Faith Ringgold, America Free Angela, 1971
Image: ACA Galleries

On the walls, there are prints by the artist Faith Ringgold calling for Angela Davis’s release, the words “Free Angela” overlapping with the words “Free America,” a triangulated vortex of protest that is a promise: freedom for Davis would mean freedom for the country. Ringgold’s children’s books sit near graphic novels like Where Is Ana Mendieta? and close to an early edition of Dykes To Watch Out For by Alison Bechdel. There is also an obligatory Guerilla Girls poster, a must at any show about feminist art history; Jean-Auguste-Dominique Ingres’s La Grande Odalisque wearing a gorilla mask has become as recognizable as any of the classical paintings its confrontational text indicts. Jenny Holzer truisms line the wall right by the entrance, her calls for extreme action truncated into the shortest sentences. Videos of the Women’s Art Coalition (WAC) protests at galleries showing Carl Andre’s work after the suspicious death of performance artist Ana Mendieta play on a loop, as do videos of protests for abortion rights in Washington and New York.

“We Dissent” was designed to challenge the concept of unified feminist waves. As an example, Jeanjean references the second-wave feminists, often contextualized as being all bra burnings and birth control. But the 1960s itself is better defined by the civil rights movement, labor organizers, and other fights for equality that intersect with but are not limited to gender. Students of the school are expected to attend, and many of them are working on projects related to the materials on display. While most were familiar with the work Jeanjean cited as being considered emblematic of second-wave feminism (mainly the pill and Roe v. Wade) few were aware of the reproductive justice movement that fought forced sterilization and other abusive practices by gynecologists who were also eugenicists. Other visitors have included women who held the signs or made the posters at the protests the show documents; while Jeanjean led me around, a woman named Denise Petrizzo approached us and introduced herself as both a film editor and a member of WAC, offering her own personal footage of a protest she attended in the 1990s. She had already visited the show the week it opened, FaceTiming a fellow WAC member who couldn’t be there.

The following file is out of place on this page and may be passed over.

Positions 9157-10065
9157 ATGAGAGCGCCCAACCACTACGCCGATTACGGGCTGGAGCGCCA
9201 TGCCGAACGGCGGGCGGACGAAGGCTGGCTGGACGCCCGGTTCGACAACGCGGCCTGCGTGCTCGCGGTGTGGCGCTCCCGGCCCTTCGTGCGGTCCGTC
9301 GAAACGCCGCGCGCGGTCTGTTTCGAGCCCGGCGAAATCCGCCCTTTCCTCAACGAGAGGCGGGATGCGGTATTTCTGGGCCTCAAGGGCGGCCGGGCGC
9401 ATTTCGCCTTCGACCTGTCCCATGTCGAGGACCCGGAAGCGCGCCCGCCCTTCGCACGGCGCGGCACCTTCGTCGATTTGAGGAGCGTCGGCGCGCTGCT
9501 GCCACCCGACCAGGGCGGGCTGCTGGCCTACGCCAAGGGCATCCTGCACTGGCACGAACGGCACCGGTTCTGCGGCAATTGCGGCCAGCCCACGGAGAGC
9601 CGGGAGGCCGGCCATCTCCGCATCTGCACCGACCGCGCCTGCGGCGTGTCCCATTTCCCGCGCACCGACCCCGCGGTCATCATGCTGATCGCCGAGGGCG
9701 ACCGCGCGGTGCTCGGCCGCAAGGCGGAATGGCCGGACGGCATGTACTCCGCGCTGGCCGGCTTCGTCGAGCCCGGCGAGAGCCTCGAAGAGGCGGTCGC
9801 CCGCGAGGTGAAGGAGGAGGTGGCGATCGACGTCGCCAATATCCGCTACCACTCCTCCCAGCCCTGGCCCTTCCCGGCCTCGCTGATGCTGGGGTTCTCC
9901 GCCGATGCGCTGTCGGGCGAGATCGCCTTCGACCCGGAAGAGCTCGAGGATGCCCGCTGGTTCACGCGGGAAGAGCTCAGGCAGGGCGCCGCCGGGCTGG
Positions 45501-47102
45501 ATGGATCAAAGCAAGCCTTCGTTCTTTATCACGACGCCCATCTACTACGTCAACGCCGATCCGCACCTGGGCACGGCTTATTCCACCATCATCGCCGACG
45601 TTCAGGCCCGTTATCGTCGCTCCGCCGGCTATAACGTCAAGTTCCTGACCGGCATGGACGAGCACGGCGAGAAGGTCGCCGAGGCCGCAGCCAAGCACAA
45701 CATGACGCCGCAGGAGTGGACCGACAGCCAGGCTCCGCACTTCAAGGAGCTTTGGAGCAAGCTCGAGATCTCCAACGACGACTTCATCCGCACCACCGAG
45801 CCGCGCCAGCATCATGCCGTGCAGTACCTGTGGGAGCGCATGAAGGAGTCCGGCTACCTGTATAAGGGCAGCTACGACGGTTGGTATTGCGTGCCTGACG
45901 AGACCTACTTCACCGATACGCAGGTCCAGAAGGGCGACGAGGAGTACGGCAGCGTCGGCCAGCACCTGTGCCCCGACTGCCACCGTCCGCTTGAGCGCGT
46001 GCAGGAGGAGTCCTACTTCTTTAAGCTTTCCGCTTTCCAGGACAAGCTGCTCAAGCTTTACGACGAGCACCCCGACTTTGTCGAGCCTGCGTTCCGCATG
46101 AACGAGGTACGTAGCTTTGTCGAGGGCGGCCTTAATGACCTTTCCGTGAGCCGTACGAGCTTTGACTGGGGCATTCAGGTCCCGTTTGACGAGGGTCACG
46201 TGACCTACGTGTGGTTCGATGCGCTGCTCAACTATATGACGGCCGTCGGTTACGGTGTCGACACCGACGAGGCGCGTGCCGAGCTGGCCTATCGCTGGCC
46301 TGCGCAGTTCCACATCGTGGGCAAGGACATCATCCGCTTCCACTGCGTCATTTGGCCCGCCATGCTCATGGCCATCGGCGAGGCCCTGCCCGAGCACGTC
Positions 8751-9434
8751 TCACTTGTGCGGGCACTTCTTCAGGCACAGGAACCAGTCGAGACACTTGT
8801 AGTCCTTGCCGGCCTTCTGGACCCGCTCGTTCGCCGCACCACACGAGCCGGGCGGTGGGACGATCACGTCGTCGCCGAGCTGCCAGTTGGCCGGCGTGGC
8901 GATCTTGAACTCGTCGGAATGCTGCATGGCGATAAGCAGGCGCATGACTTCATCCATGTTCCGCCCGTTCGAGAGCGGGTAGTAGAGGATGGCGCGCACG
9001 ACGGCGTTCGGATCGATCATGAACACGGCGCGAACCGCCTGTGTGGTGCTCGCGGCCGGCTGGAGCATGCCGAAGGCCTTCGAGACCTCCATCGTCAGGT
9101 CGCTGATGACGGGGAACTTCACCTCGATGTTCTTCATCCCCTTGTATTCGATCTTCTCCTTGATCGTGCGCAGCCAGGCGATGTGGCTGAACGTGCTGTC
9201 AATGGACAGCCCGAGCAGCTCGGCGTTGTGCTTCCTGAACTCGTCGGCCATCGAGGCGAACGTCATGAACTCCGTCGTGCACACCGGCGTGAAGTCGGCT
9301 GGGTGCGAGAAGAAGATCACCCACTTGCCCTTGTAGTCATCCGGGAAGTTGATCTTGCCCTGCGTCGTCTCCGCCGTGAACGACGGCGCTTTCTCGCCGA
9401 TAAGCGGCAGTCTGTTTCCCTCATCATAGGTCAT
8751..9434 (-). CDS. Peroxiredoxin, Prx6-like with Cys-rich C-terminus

The digital concerns Jeanjean, who mentions that if we were to lose electricity we can lose the internet. This is, in many ways, the connection between what exists online and what exists in our hands: both can be destroyed. Fire, flood, the oils on our fingerprints—all of that can turn history into dust. Anything can be forgotten. Maybe worse is that the past can be changed in service to simplicity, an easier recollection at the expense of too much to say. These artifacts are prompts. They carry meaning not to replace recollections but to hold memory.

Lesbian Avengers “We Recruit” Flier, 1992
Image: Lesbian Herstory Archives

Our perception of feminism requires, according to Tochilovsky, a reactive examination: a willingness to see history with more depth than what exists on the surface. “From day one of looking at these organizations, they are not waves. It’s a continuous effort. There isn’t a lull. Things never stop,” he tells me, pausing to draw a graph to illustrate his point. On a piece of scrap paper with a thin, inky pen, he makes a long straight line, while a second line curves and oscillates above and below it. The tension wanes, he says, pointing at the low lapses, but it is the attention that raises the work to the forefront of our understanding. “When there’s more tension, there’s more visibility. More articles, more books. There’s a spike, but the work itself is ongoing. Grassroots is maybe not the right word, but at this level”—he points at the straight line—“it’s always happening.” He points again at the curves. “We see the artifacts in these spikes. These are the protests, the photos. In a way, it is a disservice to everything else. The planning, the organizing, the strategizing and the arguing—those are just as important as the actual artifacts.”

The right statement and the right strategy doesn’t always happen at the moment; they are a collection of all the moments that came before. Jeanjean and Tochilovsky thought about including more well-known visuals, like images of suffragettes with banners, if only to situate the rest of the work in a recognizable context, but ultimately decided the strength of Cooper Union’s archive was in what visitors didn’t already think they knew. “It doesn’t mean that we should ignore it,” Tochilovsky says. “It means the public has that perception and we should expand it. That’s where the power starts to come through.”

Cover, Notes From the Second Year: Women’s Liberation, 1970

In the gallery, I wondered about other activists like Petrizzo: people who had shown up to actions that looked spontaneous, and now, from our perspective, seem inevitable. Jeanjean mentioned that they’ve had many visitors tell them they also attended the protests included in the exhibition, that they contributed to the zines or made signs seen in the photographs and video footage. They were a little surprised, Jeanjean said, to see the level of preservation involved. It wasn’t because the artifacts don’t matter, but because they relied on a vocabulary in the present tense: what needed to be seen and heard now. Written on cardboard or Xeroxed at day jobs, they are just scraps of paper. Hung on gallery walls or protected in archives, they’re remnants of an accumulated immediacy, an urgent sensibility for a language that believes in a future.


Haley Mlotek is a writer and editor based in Brooklyn.